Salesforce Optimizer is a free, easy-to-use tool that you should be using on a regular basis. Think of it like removing lint from a lint trap, replacing air filters in your home, or changing the oil in a vehicle.
It’s a basic maintenance procedure that keeps your org from becoming too cluttered. As you use it and become familiar with what it does, you’ll also get more familiar with some of the nuances of your org design.
The main benefits of running Salesforce Optimizer include:
- Maintaining customization efficiency
- Reduced technical issues and technical debt
- Faster user adoption and better admin productivity
- Reduced operating costs
Getting help with Salesforce Optimizer
If you’ve never run Optimizer and you have a complex, long-running org, you may need more of a “deep clean” before adopting a regular maintenance schedule.
Or perhaps you’ve run it and aren’t sure exactly how to interpret the results. Removing fields or workflow rules that the Optimizer highlights might feel like too technical of a task. Macro can supply Certified Salesforce Administrators to help you get started on both interpreting and implementing any optimization recommendation that the tool provides.
How to run Salesforce Optimizer
This is the easy part!
Here’s how Salesforce themselves explain it: “Type in Salesforce Optimizer in the search bar or scroll down to the bottom of the left-hand nav. Click Optimizer, launch it, allow access and check your inbox.”
That’s really all there is to it. A report will appear in your inbox shortly after running Optimizer.
When should you run Salesforce Optimizer?
Salesforce recommends running the tool at least once per quarter. This is the regular maintenance schedule, although there are instances where you may want to do an extra sweep:
- After any major changes to your org. If a bunch of new rules or automations have been added, removed, or edited (e.g. when migrating to the new Flow system), it’s a good idea to check with Optimizer to make sure they start off with an optimal configuration.
- In response to user or admin complaints. Salesforce Optimizer can be a good troubleshooting tool. If there’s a slowdown or something seems to be broken, the tool may be able to provide some clues as to what’s wrong.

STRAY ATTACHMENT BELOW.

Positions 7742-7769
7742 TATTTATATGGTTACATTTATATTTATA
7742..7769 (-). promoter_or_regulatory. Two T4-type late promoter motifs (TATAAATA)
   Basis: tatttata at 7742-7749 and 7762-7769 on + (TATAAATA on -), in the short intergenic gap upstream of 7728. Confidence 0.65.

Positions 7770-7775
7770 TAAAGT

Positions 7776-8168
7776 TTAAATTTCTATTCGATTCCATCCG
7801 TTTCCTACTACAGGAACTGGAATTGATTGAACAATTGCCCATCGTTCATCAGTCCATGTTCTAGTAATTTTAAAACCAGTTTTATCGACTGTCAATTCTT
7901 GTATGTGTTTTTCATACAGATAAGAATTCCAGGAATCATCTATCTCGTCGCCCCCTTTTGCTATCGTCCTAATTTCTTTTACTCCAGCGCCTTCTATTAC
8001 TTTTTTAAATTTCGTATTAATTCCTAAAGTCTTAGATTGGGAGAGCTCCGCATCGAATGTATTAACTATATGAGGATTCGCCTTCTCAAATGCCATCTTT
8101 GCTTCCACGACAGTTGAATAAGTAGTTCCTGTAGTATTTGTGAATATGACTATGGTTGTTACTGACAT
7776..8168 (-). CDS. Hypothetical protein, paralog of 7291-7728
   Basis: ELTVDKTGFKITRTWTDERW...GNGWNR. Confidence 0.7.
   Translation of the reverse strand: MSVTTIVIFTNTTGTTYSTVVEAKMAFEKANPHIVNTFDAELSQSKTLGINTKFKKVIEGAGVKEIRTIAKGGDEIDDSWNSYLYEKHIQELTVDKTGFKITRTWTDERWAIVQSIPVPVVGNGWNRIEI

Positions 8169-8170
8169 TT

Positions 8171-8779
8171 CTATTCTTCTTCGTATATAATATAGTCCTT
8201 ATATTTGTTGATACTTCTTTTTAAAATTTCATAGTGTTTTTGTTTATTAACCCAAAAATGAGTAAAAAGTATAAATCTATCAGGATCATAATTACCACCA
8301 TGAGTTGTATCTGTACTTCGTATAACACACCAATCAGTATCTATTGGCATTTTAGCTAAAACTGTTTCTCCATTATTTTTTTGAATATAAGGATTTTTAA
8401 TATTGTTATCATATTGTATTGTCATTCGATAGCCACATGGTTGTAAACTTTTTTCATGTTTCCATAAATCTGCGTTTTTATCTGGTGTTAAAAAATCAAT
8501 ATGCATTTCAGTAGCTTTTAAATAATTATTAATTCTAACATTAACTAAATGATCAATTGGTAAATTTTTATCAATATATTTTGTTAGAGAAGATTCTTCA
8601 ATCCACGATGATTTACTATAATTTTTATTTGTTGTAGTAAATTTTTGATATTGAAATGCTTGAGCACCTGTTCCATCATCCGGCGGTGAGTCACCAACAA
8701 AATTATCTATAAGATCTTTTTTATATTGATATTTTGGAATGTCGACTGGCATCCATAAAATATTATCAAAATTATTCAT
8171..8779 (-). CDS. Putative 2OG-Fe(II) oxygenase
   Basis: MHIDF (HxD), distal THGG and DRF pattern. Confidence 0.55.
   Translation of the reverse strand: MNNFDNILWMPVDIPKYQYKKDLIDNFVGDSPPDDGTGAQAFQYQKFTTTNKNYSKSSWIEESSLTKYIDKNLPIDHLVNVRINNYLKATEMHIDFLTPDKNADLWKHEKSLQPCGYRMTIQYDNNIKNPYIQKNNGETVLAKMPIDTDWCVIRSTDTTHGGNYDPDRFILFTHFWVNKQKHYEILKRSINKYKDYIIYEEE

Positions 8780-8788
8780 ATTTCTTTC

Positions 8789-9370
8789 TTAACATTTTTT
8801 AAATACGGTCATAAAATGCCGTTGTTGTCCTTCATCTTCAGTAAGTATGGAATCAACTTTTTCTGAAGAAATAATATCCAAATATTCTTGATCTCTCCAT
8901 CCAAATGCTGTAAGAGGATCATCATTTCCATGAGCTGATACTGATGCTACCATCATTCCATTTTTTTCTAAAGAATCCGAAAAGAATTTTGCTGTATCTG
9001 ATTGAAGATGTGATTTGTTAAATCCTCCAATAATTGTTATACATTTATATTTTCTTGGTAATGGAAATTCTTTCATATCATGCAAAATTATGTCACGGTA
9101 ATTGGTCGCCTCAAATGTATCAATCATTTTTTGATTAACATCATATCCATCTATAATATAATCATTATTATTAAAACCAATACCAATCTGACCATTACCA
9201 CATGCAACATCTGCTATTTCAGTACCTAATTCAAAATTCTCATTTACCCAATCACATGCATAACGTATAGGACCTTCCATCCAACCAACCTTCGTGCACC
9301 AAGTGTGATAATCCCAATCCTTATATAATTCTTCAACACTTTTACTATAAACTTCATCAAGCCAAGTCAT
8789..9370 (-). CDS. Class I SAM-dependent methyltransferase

- After a new Salesforce release. Salesforce updates things several times per year. It may be a good idea to run a check after each release to see if your org’s efficiency can be improved.
Common Salesforce Optimizer outputs
There are dozens of potential issues that Optimizer will report on, but here are some of the most common:
- Too many fields. If an object has a large number of fields, this can slow down performance and be distracting or cumbersome for users.
- Empty fields. Fields with no data are generally of no use. Optimizer may recommend reconfiguring or removing them.
- Too many automation rules. Every automation rule puts strain on the computers and servers that execute the task. Huge and poorly configured automation rules will be flagged by the tool.
- More than one trigger per object. Triggers are a special kind of automation rule that are even more cumbersome for the servers. Objects should have only one trigger.
- Too many or too few admins. Poor admin assignment can be costly and inefficient. If your admin user permissions do not match Salesforce’s recommended approach for a business of your size, the tool will let you know.
Help with navigating big Optimizer reports
Hopefully when you run Optimizer, the report will come back with few or no critical issues. That is the end goal!
But if you receive an overwhelming list of red flags and don’t know where to start, Macromator’s agile approach to marketing technology consulting means we can add extra hands and brains to a project on an as-needed basis. If you just don’t have the time or resources to tackle an ugly Optimizer output, we can help step in and provide execution or strategic assistance where required.